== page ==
December 19, 2011 The numbers behind California's 11.3 percent jobless rate

Tuesday, 20 December 2011 10:48

California's unemployment rate has been edging downwards in recent months in an apparent sign of slow recovery from the state's worst recession since the Great Depression, dropping to 11.3 percent in November.


But it's a mixed bag of numbers. The good news is that a quarter-million more Californians were working in November than a year earlier, and that was more than enough to offset a 34,000-person increase in the labor force, so the unemployment rate dropped by 1.2 percentage points from the previous November, although it's still one of the nation's highest.


The bad news is that about 2 million Californians considered to be in the labor force are still jobless, and that's about a million more than were unemployed before recession struck the state.


Roughly half of the 2 million jobless workers are receiving unemployment insurance benefits and the state fund that pays them is nearly $10 billion in the red and subsisting largely on loans from the federal government.


That fund covers only the first 26 weeks of unemployment for about a half-million recipients. Benefit extensions for another half-million, up to 99 weeks in total, are financed by the feds, but the longest extensions will expire in less than two weeks unless Congress renews them.


They are ensnared in a sharp partisan battle in Washington. In all, state and federal unemployment insurance payments total about $1.2 billion a month, but that's down from a 2011 high of more than $1.6 billion last March.


About a quarter-million Californians exhaust their benefits each month, although some may qualify for additional benefits upon re-application. Approximately that many initial claims for benefits are filed each month.


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Appeals Court: Individual Health Insurance Mandate Unconstitutional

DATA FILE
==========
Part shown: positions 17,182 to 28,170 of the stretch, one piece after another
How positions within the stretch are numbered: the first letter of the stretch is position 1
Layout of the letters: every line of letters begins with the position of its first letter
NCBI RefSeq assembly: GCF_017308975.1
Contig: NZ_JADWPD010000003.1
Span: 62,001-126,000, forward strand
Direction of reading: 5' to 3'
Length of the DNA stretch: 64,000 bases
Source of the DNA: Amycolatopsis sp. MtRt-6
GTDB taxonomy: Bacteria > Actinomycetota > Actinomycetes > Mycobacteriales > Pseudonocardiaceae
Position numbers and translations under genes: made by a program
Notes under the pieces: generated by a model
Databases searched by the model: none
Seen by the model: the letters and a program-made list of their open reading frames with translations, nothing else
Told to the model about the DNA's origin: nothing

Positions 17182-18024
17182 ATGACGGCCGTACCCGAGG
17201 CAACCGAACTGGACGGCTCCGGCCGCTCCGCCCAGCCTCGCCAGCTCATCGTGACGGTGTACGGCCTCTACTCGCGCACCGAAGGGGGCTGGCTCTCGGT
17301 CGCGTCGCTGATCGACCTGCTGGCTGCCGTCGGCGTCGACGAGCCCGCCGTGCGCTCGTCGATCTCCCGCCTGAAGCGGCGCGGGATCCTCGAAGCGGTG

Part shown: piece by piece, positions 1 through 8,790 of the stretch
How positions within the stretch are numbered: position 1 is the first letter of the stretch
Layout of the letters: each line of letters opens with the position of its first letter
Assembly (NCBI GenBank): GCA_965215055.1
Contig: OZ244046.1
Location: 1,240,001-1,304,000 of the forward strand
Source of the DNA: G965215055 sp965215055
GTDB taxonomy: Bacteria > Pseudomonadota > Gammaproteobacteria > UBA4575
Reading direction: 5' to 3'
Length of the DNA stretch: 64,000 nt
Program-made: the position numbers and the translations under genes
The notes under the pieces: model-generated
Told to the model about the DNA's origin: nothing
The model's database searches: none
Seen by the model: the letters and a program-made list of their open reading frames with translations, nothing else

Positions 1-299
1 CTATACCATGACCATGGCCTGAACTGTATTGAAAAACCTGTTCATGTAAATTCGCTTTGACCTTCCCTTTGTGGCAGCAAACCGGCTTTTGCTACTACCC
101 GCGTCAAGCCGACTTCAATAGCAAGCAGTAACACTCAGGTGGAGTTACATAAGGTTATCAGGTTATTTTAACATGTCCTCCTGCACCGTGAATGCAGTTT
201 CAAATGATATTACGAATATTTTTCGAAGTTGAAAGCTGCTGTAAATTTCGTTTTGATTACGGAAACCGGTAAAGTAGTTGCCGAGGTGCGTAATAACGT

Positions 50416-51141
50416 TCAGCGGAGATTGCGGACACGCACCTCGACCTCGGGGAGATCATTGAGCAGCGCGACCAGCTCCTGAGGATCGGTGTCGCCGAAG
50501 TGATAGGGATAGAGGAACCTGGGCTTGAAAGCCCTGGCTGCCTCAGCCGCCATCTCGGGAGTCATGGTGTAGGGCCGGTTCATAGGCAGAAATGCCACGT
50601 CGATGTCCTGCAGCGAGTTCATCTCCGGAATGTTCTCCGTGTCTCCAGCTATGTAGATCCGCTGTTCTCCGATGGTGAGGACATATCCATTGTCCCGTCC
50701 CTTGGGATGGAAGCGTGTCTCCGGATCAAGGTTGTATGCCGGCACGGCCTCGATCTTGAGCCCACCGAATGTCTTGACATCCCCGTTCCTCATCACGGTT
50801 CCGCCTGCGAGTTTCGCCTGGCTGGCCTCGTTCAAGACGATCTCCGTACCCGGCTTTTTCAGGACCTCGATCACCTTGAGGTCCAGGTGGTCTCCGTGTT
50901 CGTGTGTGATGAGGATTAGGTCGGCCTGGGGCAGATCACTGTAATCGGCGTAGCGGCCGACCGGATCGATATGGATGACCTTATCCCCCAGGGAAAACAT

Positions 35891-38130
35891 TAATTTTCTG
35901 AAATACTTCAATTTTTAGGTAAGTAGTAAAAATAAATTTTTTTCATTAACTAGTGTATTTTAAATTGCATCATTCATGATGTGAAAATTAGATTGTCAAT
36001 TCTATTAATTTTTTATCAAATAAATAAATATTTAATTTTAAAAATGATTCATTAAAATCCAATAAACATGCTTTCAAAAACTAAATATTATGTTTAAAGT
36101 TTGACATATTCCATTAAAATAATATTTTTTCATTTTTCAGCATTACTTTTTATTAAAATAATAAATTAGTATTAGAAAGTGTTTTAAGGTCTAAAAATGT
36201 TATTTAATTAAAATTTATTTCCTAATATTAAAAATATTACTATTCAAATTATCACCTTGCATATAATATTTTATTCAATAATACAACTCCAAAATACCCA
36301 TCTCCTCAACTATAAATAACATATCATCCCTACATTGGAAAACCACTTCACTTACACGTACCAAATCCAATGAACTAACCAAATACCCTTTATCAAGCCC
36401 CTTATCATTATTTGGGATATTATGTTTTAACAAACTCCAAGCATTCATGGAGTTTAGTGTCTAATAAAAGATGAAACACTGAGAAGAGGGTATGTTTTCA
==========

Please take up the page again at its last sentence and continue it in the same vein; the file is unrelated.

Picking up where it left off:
Friday, 12 August 2011 12:42

Appeals Court: Individual Health Insurance Mandate Unconstitutional

Published August 12, 2011


A U.S. appeals court ruled Friday that President Barack Obama's healthcare law requiring Americans to buy healthcare insurance or face a penalty was unconstitutional, a blow to the White House.

The U.S. Appeals Court for the 11th Circuit, based in Atlanta, found that Congress exceeded its authority by requiring Americans to buy coverage, but also ruled that the rest of the wide-ranging law could remain in effect.

The legality of the so-called individual mandate, a cornerstone of the healthcare law, is widely expected to be decided by the U.S. Supreme Court. The Obama administration has defended the provision as constitutional.

(Reporting by Jeremy Pelofsky and James Vicini, editing by Will Dunham)


April 16th Cal Expo Tea Party Rally

Monday, 18 April 2011 07:56

We had a great rally in Sacramento this past Saturday. 

Here was the agenda:

Brent Bozell -- (Media Research Institute‐ Fox News Contributor)
Brad Dacus -- (Pacific Justice Institute)
Caleb Yee -- (First High School TPP Leader)
Jon Coupal -- Howard Jarvis Tax Payers Association
Sam Parades -- California Gun Owners Association
Tom McClintock -- Congressman
Bill Norton -- Constitutional Scholar
Mark Meckler -- Co‐founder of the Tea Party Patriots
Re‐enactments -- Samuel Adams – Rex Ruth